Anatomy of a dish: Eneko Atxa on the origin of Azurmendi’s teardrop peas

Giulia Sgarbi - 18/07/2018

Header: Eneko Atxa speaks at #50BestTalks and Azurmendi restaurant

As part of Farm Africa’s Chefs for Change initiative, Azurmendi chef-owner Eneko Atxa analysed the origin and the human footprint of one of his dishes. The result was an insightful journey through sustainability, recovered produce and nearly lost communities, which he discussed at #50BestTalks: Life Cycle, presented by Miele, at the Basque Culinary Center in San Sebastian.

At Azurmendi, the restaurant that won the Sustainable Restaurant Award, sponsored by Dekton by Cosentino, for The World’s 50 Best Restaurants 2018, Eneko Atxa has long been marrying sustainability with outstanding flavours. But it’s only when you zoom in on the single ingredients that make up one of his dishes that you truly understand what ‘sustainability’ means to the Basque chef.

For the launch of Chefs for Change, a project spearheaded by international development charity Farm Africa that sees cooks supporting sustainable development programmes with farmers in Africa, Latin America and Asia, Atxa – one of the initiative’s founding chefs – analysed the human footprint behind his dish ‘Teardrop peas with txakinarto bread’.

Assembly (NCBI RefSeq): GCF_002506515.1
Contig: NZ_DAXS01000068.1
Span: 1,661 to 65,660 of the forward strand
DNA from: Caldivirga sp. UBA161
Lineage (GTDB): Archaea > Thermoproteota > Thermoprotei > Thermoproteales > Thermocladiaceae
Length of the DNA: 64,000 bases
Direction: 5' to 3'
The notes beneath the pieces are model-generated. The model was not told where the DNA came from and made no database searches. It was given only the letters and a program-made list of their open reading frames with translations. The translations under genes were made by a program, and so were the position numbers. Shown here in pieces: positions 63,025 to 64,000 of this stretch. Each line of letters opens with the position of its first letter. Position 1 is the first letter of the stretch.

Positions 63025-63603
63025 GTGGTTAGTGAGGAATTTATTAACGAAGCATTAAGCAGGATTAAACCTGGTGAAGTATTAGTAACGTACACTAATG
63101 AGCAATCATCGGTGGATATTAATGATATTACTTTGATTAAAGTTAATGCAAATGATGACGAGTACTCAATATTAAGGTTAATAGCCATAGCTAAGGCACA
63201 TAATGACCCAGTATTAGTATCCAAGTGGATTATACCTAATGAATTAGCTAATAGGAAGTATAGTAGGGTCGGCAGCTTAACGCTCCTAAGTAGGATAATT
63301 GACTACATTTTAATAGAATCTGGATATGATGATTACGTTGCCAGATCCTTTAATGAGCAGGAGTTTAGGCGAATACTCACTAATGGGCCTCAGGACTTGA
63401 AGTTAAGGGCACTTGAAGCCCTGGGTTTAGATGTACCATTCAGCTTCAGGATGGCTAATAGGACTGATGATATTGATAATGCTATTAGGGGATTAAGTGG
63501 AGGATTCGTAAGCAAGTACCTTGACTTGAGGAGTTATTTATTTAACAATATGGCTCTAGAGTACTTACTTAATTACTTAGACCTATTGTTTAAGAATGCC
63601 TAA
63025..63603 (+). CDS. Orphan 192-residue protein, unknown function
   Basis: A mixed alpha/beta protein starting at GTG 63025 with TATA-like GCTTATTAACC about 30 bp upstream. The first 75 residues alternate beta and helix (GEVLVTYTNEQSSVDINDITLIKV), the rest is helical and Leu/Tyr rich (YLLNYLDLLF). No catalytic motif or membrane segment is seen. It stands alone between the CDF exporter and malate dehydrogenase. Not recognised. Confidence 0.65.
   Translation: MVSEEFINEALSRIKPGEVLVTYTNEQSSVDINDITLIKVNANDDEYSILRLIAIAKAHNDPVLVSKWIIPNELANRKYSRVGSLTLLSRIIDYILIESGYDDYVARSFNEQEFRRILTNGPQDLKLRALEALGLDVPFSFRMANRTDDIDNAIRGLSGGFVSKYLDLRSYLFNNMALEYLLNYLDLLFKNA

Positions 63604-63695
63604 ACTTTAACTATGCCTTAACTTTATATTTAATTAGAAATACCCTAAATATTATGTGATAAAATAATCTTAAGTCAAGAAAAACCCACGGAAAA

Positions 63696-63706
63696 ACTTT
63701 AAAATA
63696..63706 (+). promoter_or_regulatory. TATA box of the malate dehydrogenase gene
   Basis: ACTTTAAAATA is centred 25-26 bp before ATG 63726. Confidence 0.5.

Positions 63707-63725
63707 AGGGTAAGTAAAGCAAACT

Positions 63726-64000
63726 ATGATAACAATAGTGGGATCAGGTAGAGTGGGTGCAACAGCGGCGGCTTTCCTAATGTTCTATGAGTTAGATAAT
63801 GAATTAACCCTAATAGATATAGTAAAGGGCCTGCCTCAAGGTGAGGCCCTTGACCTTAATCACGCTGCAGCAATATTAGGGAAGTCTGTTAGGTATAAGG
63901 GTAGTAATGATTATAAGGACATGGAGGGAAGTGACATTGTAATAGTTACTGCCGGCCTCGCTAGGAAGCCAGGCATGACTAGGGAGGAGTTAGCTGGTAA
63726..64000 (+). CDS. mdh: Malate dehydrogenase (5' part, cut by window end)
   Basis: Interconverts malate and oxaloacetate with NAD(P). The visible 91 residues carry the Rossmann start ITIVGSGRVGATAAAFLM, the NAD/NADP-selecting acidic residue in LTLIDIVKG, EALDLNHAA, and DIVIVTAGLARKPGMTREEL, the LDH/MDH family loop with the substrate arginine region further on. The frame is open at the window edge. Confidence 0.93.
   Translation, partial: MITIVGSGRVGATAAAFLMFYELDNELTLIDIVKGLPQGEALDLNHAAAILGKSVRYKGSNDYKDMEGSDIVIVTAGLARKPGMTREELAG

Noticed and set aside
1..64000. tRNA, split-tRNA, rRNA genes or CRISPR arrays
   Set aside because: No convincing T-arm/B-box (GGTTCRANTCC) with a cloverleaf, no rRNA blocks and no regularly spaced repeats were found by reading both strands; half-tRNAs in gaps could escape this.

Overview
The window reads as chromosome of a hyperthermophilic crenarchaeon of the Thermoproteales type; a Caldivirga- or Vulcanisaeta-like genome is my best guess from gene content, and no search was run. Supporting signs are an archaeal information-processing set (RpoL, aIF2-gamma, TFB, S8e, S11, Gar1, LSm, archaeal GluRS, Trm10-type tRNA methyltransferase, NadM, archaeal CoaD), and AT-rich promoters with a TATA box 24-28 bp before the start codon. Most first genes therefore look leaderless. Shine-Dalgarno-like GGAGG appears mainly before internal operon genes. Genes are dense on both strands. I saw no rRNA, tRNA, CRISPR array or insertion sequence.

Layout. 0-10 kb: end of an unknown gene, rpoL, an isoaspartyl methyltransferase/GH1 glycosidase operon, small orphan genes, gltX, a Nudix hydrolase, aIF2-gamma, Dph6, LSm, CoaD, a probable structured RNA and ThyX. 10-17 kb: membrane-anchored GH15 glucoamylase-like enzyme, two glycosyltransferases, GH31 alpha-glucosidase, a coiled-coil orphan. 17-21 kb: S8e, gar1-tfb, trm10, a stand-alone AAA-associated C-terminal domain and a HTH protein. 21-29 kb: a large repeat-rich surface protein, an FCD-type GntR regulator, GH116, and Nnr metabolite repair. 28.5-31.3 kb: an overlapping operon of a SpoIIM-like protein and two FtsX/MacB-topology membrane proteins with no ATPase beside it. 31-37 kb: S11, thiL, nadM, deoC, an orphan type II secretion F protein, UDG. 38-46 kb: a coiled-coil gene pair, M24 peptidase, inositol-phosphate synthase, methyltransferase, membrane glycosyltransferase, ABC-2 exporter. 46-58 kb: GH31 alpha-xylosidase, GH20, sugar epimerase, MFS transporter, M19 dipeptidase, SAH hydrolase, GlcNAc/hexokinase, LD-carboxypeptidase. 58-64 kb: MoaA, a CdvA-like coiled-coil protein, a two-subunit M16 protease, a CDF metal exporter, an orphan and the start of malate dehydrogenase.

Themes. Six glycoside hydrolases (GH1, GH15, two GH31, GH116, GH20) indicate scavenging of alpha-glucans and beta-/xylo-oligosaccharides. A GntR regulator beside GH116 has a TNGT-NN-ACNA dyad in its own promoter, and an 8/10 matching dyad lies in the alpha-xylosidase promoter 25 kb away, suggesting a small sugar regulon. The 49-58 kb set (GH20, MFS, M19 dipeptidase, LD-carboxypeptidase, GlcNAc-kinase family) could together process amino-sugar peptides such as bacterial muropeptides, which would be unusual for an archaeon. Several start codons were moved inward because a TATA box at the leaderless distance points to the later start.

“When you look at the ingredients of this dish, you see the teardrop peas, the red onion from Zalla and the Mungia corn. But what is behind these ingredients?” asked Atxa. “We feel that behind the curtain of the product, like in theatre, you can find incredible stories, and we have a responsibility to push these stories.”

Teardrop peas with with txakinarto bread

The teardrop pea – which has been referred to as ‘vegetable caviar’ – is a sweet and delicate type of pea that forms the basis of Atxa’s dish. The chef sources it from local farmer Guillermo Delgado, one of a handful of teardrop pea growers in the region of Biscay. “Guillermo is a small producer who lives in fear,” said Atxa, “because with all his hard work, he never knows if he will be able to sell his harvest.”